Before leaving, Rebecca has a chat with Raif, informing him how Sarah is young and naive and has no experience with relationships, warning him not to start any romance business. They set out for the journey to Metz, only Sarah will take a train and Raif will have to walk for three days because he has no papers. Those three days of traveling Sarah realizes she has feelings stirring for Raif who has been kind and chivalrous to her and has ultimately saved her and Eric’s life. Once they meet up again and have made it to the next farmer’s safehouse, they are to wait with the resistance members until Raif’s new papers are made for them to carry on together – only the safehouse is ambushed one night with mass murder going on upstairs. Once again, Sarah’s life is spared by Raif’s quick thinking, as they were sleeping in their respective rooms in the basement when the kerfuffle began and Raif grabs Sarah and squashes them both into a bathroom hole with a secret crawlspace as they await the Nazis to finish inspecting the basement and leave. Later Raif walks around outside to make sure the coast is clear and with the help of a neighbor who saw the whole invasion, they are directed to the next safehouse where they will then get on a train to Paris where they will connect to the next town, Poitiers.
The train ride is nerve-racking as gestapo go around checking for papers and Raif – now Karl, and Sarah sit separately as not to attract undue attention. Sarah’s weakness is learning to keep her mouth shut as she loves to talk and still doesn’t grasp the peril of her journey. Great tension as we follow Sarah on the multiple journeys, almost squirming with hope she doesn’t make any mistakes.
They stop at a cafe and watch Jews being berated and ultimately beaten by Nazis. Sarah wants to shout out at them and Raif shuts her up by kissing her, and so the romance begins. Although Sarah is confused after because Raif backs off. He is also attracted to Sarah, but tries to honor his promise to Rebecca, not to tangle up Sarah’s young heart when she is dealing with so much more.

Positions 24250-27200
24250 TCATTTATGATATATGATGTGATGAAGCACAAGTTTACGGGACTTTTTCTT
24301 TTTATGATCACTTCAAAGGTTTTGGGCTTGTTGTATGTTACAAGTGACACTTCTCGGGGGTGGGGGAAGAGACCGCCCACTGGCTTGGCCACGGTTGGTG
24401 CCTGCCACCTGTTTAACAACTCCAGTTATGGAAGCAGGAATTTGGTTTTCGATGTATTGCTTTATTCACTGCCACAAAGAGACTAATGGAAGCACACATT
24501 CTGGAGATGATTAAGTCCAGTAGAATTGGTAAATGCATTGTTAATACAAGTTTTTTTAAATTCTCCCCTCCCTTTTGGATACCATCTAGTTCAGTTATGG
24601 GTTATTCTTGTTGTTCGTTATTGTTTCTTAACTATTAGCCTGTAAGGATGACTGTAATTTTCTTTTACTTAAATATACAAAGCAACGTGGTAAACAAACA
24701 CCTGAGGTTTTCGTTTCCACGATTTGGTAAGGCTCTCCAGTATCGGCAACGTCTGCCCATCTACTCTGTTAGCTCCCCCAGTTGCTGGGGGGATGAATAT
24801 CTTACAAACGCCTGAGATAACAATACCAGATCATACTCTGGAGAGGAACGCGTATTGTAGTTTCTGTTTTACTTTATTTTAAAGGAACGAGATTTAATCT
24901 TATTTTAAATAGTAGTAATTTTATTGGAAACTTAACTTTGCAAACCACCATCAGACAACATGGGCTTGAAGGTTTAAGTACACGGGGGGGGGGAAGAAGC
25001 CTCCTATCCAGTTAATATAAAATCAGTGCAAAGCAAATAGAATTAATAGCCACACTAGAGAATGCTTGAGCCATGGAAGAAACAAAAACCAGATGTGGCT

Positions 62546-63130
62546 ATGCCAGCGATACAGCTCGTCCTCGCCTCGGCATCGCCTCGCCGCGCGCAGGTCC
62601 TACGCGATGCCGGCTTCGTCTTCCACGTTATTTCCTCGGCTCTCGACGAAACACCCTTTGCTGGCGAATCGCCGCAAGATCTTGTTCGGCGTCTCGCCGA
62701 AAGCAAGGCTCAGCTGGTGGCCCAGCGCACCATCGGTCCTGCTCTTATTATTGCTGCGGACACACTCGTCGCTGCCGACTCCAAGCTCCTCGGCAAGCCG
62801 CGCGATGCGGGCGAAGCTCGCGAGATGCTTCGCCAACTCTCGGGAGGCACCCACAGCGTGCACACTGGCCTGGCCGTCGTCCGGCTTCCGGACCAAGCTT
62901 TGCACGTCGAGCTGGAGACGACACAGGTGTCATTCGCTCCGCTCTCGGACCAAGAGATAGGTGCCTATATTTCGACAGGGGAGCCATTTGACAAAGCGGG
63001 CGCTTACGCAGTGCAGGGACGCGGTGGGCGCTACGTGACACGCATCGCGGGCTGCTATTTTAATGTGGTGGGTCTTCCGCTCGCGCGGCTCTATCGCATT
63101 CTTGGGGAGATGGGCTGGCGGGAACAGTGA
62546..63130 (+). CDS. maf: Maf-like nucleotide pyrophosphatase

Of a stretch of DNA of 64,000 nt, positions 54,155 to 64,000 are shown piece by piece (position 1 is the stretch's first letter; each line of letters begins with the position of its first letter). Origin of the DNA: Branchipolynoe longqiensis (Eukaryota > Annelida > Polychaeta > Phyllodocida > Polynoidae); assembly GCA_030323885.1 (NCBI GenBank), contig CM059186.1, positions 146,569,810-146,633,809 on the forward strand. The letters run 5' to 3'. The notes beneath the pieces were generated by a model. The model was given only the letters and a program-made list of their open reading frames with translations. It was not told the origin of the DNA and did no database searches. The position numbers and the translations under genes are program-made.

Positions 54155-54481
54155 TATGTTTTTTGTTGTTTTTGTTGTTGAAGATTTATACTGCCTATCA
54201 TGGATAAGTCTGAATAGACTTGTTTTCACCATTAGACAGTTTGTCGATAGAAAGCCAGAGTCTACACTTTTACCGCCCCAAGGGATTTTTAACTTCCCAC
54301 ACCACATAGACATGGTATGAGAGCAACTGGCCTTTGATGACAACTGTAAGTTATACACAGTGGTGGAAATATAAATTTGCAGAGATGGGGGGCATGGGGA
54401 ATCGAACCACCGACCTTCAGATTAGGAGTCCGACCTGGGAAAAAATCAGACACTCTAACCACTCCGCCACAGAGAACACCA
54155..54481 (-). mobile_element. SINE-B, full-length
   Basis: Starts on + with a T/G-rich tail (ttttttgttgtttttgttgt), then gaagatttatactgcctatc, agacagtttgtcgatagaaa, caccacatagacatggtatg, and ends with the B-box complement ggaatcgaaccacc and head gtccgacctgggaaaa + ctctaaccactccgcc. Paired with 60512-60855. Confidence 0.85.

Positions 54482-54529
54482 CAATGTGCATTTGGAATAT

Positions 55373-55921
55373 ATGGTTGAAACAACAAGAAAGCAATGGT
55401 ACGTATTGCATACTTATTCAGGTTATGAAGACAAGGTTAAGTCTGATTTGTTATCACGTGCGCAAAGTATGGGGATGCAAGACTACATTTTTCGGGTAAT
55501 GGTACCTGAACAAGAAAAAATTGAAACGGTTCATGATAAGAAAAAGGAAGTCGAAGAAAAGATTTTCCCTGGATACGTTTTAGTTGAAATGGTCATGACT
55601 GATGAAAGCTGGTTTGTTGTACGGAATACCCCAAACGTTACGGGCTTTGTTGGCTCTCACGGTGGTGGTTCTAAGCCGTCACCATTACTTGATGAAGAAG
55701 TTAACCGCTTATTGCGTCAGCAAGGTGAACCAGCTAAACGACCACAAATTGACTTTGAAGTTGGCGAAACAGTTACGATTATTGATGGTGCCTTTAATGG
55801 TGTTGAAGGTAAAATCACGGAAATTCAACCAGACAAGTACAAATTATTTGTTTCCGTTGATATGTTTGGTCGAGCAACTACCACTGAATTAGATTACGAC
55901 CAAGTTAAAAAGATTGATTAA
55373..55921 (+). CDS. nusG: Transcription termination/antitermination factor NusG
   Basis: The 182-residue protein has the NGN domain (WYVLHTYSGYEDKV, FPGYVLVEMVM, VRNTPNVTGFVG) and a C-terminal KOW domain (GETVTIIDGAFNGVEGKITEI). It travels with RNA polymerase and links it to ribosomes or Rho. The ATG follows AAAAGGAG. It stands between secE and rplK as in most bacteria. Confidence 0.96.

When they finally arrive at the last safehouse in Poitiers, a town south of Paris, the two must be separated. Raif has joined the French Resistance, and Sarah who speaks fluent French and German is sent to apply for a job as a nanny who is to teach the four young children, German, and give them violin lessons at the Limoin residence where this upper class French family have become collaborators with the Nazis. Sarah rests comfortably there as she pines away for Raif/Karl awaiting message from him so they can meet up. In the meantime, Madam Limoin’s boisterous and socialite younger sister, Monique, befriends Sarah and gets a little too close for comfort, especially when Monique snoops and finds a letter Sarah stupidly, left on her bed. Sarah gets a message from her safehouse keeper, Regine, in Poitiers, and she’s told to get moving before she is discovered by the Limoins.
At that point, Sarah decides not to continue her journey to now Spain, but to also join the resistance. Her mission is to gather intelligence by traveling to Germany to visit various train stations to learn which towns in France the troops were being sent to next. Sarah also takes the opportunity to spread fake news to anyone she makes small talk with, in hopes they will spread her rumors that the allies have landed in some small towns in France and are killing the Germans. This mission offers great tension taking us all the way to the end of the book with a nice twist surprise ending I didn’t see coming.
This book was a fantastic read, well written, lots of suspense to keep the pages turning, a bit of romance, and, love, endurance, sadness and triumph. If you enjoy stories about courage and survival, espionage, mixed in with love, hatred and redemption during the perilous WWII era, you will love this book!